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10 May, 2010 / theexpositor

Stalwarts of the Faith-Jonathan Edwards

written by Dr. Victor Sheperd, Professor of Systematic and Historical Theology at Tyndale, and Adjunct Prof. of Theology at University of Toronto.

"It is Edwards’s sermon, Sinners in the Hands of an Angry God, that so many have fastened on as the excuse for disregarding him as the conscienceless exploiter of people’s emotional vulnerabilities. Or rather it has to be the title of the sermon, since virtually none of those who disdain him as mean-spirited and heartless have even bothered to read the sermon! Neither do they know that so far from manipulating the heart-strings of his hearers with rhetorical trickery, he read the sermon word-for-word, hunched over the lectern, rarely lifting his head to look at the congregation — and all of this in a drone-dull monotone guaranteed to anaesthetize the most watchful. The result? New Englanders convulsed as the Spirit convicted them of their sinnership and their precariousness before the Holy God whose judgment cannot be deflected. (Sinners, it should be noted, is only one of 1200 manuscript sermons by Edwards housed in the library of Yale University.)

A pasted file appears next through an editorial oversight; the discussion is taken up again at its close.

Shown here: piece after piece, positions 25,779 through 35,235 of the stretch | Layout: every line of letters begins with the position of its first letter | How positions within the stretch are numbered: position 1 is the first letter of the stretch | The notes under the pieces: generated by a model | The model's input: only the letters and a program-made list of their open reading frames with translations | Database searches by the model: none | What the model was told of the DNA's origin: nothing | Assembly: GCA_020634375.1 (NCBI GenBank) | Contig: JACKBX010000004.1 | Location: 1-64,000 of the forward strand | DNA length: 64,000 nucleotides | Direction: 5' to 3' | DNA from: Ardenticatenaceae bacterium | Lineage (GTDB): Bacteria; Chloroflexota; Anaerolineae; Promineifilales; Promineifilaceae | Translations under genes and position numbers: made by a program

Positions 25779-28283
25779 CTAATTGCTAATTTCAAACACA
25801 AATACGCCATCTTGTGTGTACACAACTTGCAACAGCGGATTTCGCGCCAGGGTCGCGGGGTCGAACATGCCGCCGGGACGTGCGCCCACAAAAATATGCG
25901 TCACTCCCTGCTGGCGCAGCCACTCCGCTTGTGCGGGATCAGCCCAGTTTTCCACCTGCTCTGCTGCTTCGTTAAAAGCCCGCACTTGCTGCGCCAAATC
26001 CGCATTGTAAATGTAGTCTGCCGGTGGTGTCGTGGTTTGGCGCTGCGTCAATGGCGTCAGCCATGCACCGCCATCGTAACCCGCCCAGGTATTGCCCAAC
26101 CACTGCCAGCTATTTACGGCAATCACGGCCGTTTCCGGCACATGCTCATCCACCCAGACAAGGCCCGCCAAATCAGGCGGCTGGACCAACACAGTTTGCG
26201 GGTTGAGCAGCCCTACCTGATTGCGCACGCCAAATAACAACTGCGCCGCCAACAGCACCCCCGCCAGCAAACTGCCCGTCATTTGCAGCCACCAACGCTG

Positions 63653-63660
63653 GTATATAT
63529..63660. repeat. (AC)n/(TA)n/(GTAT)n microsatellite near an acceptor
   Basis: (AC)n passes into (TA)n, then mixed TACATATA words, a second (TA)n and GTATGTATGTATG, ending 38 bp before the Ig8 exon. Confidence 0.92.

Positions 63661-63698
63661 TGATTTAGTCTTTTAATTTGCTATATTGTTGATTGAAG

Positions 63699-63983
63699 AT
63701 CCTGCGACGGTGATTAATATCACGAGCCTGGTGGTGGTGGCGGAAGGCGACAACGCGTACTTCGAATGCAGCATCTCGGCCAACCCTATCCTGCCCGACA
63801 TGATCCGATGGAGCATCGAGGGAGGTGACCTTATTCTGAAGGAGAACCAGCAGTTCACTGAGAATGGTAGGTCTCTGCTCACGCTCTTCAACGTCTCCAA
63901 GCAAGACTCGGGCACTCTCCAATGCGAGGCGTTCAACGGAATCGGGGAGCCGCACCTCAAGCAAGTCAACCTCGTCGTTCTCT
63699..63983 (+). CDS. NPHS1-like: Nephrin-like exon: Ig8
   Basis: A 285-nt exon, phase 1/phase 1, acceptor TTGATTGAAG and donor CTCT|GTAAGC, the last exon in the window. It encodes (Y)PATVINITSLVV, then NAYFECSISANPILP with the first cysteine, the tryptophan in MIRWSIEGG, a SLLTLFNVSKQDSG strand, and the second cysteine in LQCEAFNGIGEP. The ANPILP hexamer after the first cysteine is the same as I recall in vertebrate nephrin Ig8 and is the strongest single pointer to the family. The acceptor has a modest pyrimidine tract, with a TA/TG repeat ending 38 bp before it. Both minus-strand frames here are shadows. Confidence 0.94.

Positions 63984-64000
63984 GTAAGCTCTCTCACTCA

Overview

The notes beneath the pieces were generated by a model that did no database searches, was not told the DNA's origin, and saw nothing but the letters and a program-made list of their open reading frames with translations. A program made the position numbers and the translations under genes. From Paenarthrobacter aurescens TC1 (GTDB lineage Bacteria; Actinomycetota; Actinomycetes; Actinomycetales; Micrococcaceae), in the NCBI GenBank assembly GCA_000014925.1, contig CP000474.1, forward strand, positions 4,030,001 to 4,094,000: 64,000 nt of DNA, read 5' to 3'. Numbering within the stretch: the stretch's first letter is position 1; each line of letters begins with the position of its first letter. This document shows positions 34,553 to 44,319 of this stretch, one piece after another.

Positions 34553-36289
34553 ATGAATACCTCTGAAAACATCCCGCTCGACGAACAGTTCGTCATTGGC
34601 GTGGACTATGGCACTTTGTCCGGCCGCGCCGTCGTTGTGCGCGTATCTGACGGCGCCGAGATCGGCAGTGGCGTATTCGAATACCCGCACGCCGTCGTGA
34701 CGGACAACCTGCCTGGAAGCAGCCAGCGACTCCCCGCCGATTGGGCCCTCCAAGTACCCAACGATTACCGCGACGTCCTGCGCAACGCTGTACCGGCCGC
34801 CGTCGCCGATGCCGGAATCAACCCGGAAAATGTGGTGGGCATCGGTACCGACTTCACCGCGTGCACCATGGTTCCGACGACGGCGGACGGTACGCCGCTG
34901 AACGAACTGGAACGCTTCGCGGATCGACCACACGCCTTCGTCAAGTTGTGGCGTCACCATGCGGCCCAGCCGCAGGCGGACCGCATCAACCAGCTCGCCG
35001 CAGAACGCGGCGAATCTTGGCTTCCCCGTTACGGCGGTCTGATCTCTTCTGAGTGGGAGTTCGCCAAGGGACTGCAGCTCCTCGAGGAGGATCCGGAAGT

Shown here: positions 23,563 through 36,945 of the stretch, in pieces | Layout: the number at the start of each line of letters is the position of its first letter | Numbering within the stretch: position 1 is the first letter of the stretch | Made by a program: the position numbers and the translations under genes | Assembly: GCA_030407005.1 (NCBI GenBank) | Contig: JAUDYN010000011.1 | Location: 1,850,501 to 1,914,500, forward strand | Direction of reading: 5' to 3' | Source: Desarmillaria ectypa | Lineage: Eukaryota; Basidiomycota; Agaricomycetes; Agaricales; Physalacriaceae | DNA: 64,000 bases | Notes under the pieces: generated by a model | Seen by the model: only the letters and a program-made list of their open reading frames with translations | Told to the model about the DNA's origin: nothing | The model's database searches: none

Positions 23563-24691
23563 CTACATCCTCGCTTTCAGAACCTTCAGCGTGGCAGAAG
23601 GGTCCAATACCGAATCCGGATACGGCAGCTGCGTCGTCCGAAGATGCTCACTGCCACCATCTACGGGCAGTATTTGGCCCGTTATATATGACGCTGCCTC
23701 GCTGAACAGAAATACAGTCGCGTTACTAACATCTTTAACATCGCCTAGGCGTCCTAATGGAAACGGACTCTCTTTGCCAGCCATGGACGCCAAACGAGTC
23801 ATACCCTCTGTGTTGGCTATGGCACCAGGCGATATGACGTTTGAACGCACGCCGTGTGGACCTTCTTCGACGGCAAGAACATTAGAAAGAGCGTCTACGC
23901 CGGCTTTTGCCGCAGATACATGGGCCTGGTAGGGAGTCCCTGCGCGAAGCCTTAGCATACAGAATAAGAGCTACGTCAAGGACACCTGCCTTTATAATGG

One of 12 children, the precocious youngster began learning Latin, Greek and Hebrew at age five. By 13 he was a student at Yale, a graduate at 17. After two years of school teaching he moved to Northampton, Massachusetts, as assistant pastor to his grandfather.

The spiritual tepidness of the congregation there dismayed him. Driven back to the resources acquired during his theological training, Edwards preached repeatedly on the Reformation pillar of "justification by faith": sinners are set right with God as they gratefully embrace in faith the provision God’s grace has wrought for them in the mercy of the cross. His expositions appeared hopelessly ineffective in the face of the desiccated hearts of his hearers — except that their hearts were tinder-dry and could therefore be ignited! A spiritual quickening smouldered in the congregation for several months and then flickered into flame. Neighbouring congregations came alive as the Spirit thawed the frigid and illumined the shuttered. Suddenly the quiet conversions of individuals and the gradual renewal of congregations exploded into the "Great Awakening" of 1740. No single metaphor seemed sufficient to describe it. Avalanche, landslide, tidal wave, prairie- fire: no expression, however suggestive of immensity, relentlessness and power does justice to the development.

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